Close Window
Today we celebrate . . . .
287-212 B.C.

In 212. B. C., a Roman army laid siege to Syracuse, a Greek colony in Sicily.  The Roman commander Marcellus ordered his soldiers not to harm Archimedes.  Plutarch writes . . . .

"Archimedes ... was ..., as fate would have it, intent upon working out some problem by a diagram, and having fixed his mind alike and his eyes upon the subject of his speculation, he never noticed the incursion of the Romans, nor that the city was taken. In this transport of study and contemplation, a soldier, unexpectedly coming up to him, commanded him to follow to Marcellus; which he declining to do before he had worked out his problem to a demonstration, the soldier, enraged, drew his sword and ran him through."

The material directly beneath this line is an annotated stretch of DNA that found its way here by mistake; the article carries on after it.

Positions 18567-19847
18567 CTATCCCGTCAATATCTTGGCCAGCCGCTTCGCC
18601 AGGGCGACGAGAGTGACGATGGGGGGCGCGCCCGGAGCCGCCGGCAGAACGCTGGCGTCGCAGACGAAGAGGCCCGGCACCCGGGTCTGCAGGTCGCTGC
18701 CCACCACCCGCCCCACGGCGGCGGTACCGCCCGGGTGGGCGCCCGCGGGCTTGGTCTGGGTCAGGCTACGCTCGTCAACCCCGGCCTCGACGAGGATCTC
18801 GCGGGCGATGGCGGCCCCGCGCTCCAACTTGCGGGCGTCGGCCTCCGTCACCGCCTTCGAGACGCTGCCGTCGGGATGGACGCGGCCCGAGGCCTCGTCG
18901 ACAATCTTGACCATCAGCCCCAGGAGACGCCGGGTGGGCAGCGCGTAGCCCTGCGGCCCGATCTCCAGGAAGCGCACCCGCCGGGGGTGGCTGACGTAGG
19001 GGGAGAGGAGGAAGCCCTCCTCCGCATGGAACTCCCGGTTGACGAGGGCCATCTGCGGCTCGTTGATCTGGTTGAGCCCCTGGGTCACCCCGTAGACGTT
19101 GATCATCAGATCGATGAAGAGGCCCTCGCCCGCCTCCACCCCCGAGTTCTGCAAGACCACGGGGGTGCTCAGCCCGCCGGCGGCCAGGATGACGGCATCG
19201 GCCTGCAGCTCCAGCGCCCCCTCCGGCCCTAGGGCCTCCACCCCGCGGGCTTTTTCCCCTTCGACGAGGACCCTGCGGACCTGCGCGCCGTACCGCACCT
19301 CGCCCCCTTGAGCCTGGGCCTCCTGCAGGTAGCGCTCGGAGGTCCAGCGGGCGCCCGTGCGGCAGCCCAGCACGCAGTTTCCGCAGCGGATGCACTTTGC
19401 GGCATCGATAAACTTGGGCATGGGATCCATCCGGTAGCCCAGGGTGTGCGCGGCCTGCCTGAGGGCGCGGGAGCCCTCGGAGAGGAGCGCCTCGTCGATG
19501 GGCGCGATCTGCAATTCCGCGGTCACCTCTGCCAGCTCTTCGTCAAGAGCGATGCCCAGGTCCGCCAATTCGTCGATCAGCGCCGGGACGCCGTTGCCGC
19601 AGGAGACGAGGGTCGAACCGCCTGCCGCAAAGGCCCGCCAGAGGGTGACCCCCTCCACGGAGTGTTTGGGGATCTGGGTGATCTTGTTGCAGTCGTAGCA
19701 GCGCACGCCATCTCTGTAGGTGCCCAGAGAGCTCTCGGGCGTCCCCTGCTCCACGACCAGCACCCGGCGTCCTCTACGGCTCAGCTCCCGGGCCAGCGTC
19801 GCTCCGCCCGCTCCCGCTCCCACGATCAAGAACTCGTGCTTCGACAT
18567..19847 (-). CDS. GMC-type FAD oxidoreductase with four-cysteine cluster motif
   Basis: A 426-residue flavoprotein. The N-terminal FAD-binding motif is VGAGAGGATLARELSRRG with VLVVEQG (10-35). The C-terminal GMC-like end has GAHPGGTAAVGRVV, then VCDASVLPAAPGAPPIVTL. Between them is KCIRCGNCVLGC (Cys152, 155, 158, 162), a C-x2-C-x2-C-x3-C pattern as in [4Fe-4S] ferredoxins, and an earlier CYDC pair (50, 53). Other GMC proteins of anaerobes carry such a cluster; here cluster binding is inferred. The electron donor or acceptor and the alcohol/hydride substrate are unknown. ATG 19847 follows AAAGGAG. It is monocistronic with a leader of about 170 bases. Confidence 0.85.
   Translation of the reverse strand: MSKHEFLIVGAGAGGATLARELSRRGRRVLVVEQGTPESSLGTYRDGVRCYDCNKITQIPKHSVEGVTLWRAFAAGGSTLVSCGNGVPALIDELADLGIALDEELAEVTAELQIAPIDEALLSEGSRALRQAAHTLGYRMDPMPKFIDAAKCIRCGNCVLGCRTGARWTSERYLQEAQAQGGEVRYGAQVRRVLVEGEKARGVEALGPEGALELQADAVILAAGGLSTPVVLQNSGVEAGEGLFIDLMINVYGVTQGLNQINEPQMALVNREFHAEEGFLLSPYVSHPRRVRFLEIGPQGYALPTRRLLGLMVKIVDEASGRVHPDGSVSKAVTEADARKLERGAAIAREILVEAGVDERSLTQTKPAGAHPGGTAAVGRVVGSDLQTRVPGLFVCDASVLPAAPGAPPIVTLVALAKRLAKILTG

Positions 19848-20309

The tomb of Archimedes near Syracuse in Sicily, Italy.

Cicero was in Sicily in 75 BC.  He writes about his search for Archimedes' tomb.

"... and found (the tomb) enclosed all around and covered with brambles and thickets; for I remembered certain doggerel lines inscribed, as I had heard, upon his tomb, which stated that a sphere along with a cylinder had been put on top of his grave. Accordingly, after taking a good look all around ..., I noticed a small column arising a little above the bushes, on which there was a figure of a sphere and a cylinder... . Slaves were sent in with sickles ... and when a passage to the place was opened we approached the pedestal in front of us; the epigram was traceable with about half of the lines legible, as the latter portion was worn away."